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Grassroots or Astroturfing

By Niels Lameijer on May 25, 2010 at 12:00 AM in General, Sustainable Alliances and Leadership



In many political campaign and conservation movements people are talking about  creating a "Grassroots"-movement. What is a grassroots movement actually? Wikipedia describes a grassroots movement as:

"A grassroots movement (often referenced in the context of a political movement) is one driven by the politics of a community. The term implies that the creation of the movement and the group supporting it are natural and spontaneous, highlighting the differences between this and a movement that is orchestrated by traditional power structures. Grassroots movements are often at the local level, as many volunteers in the community give their time to support the local party, which can lead to helping the national party. For instance, a grassroots movement can lead to significant voter registration for a political party, which in turn helps the state and national parties."

Looking at the current political campaigns being run in my home town regarding a slant oil and gas drilling project (see also my blog on Measure J) there has definitely a grassroots movement been created. If you look at the "No on Measure J" and the "Yes on Measure J" campaigns one distinct difference immediately jumps out: the involvement of the local community. Even thought Venoco Inc. (the oil company in question, who wrote the ballot initiative) originally called their Oil and Gas initiative the "Carpinteria Community Initiative," the No-voters actively involved in their campaign enormously outnumber the involved yes-voters.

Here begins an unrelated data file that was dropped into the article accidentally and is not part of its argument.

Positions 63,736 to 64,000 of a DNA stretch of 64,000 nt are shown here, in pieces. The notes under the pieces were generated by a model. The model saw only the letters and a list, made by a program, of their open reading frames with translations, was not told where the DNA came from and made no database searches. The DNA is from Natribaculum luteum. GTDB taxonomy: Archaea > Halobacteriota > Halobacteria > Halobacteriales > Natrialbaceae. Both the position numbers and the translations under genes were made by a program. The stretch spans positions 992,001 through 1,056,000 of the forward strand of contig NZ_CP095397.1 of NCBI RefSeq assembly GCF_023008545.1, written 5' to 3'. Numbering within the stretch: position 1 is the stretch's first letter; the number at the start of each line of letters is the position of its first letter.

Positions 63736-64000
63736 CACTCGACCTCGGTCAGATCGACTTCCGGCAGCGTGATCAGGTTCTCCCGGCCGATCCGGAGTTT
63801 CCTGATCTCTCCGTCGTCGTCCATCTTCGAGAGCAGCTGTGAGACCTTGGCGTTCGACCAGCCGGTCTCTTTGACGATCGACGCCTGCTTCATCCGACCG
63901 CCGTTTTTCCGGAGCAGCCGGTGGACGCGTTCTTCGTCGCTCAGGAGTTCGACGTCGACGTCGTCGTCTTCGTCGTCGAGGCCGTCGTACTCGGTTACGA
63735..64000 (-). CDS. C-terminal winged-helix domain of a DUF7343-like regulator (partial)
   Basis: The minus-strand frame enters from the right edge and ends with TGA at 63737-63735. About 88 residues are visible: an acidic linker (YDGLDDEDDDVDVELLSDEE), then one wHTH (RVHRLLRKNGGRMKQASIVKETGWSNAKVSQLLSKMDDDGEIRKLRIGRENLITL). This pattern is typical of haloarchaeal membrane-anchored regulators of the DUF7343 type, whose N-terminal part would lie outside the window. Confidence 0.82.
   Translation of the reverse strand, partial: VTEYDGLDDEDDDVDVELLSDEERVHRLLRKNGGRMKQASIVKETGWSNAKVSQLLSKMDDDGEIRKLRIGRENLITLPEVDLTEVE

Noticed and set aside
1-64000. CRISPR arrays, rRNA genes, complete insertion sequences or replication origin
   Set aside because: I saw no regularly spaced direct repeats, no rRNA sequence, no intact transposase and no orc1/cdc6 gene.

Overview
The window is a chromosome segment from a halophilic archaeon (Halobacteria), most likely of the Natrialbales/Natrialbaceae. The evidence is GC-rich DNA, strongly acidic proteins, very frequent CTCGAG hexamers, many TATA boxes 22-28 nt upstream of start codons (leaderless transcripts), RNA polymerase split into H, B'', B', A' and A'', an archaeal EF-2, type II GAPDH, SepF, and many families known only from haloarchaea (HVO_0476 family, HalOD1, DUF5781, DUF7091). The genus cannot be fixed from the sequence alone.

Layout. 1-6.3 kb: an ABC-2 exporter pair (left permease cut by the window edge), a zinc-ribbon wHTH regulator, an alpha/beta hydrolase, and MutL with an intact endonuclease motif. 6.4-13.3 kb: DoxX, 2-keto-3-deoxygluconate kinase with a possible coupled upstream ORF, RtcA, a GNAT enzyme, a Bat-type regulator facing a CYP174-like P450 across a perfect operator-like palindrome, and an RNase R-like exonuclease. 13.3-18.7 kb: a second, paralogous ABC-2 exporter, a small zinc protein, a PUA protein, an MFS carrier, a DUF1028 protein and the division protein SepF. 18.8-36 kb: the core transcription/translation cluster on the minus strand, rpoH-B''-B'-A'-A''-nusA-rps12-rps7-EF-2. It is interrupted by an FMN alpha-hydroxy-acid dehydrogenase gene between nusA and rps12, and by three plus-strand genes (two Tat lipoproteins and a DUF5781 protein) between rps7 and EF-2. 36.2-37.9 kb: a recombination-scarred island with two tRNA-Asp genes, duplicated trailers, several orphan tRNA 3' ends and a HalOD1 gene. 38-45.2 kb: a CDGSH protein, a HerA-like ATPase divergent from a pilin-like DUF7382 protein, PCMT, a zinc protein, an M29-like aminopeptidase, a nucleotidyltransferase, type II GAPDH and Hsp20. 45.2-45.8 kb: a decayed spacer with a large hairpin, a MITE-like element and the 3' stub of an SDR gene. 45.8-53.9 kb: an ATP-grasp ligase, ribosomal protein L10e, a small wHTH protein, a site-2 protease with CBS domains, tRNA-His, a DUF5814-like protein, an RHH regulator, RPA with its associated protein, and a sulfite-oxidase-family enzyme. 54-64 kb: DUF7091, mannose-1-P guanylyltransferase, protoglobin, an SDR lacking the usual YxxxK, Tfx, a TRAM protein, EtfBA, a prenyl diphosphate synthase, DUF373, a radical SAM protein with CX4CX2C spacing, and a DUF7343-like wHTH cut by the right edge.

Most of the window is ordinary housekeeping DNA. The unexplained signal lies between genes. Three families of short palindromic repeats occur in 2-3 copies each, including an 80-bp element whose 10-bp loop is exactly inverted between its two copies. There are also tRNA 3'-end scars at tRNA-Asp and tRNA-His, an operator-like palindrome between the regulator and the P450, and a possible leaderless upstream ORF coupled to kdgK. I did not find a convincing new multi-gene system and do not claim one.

Funded by the oil company, the “Yes”-campaign is being headed up by consultants specialized in creating grassroots experiences. There is something in-authentic about this however. Even though the Yes-campaign will tell you they are 100% grassroots, they hire “volunteers” to protest and attend meetings, they pre-write letters to local media and have them sign by locals, and the number of volunteers involved in precinct walking, event organizing etc, are much, much lower. It sure looks like, Venoco Inc. tries to make it seem like "Yes on Measure J" is a "Grassroots" campaign.

There is actually a name for this "make it seem like a grassroots movement": it's called Astro-Turfing. Wikipedia describes "Astro-Turfing" as:  

"To disguise the efforts of a political or commercial entity as an independent public reaction to some political entity—a politician, political group, product, service or event. Astroturfers attempt to orchestrate the actions of apparently diverse and geographically distributed individuals, by both overt ("outreach", "awareness", etc.) and covert (disinformation) means. Astroturfing may be undertaken by an individual promoting a personal agenda, or highly organized professional groups with money from large corporations, unions, non-profits, or activist organizations. Very often, the efforts are conducted by political consultants who also specialize in opposition research. Beneficiaries are not "grass root" campaigners but distant organizations that orchestrate such campaigns."

In the end the outcome of the elections will tell us which campaign was most supported by the community. However, walking around in town and observing the activities from both sides it is easy to tell what the real grassroots campaign is, and how powerful it can be. People really come together and it creates a strong sense of community among supporters of the same side. I do hope that people continue to be open and tolerant toward people who have a different point of view. Also after the election we will still all be neighbors!